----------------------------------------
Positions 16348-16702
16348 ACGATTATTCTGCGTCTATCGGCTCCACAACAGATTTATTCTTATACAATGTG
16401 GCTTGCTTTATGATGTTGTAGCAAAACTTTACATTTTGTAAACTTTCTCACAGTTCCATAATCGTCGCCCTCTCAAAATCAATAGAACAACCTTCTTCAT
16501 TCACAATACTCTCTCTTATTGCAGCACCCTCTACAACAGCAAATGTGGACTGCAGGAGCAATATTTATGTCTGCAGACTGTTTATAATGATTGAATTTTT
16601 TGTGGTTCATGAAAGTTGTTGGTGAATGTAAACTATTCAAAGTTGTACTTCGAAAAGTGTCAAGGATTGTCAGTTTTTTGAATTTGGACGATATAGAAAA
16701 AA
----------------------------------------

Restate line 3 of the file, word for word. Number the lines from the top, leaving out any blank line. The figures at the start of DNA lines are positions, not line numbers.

16401 GCTTGCTTTATGATGTTGTAGCAAAACTTTACATTTTGTAAACTTTCTCACAGTTCCATAATCGTCGCCCTCTCAAAATCAATAGAACAACCTTCTTCAT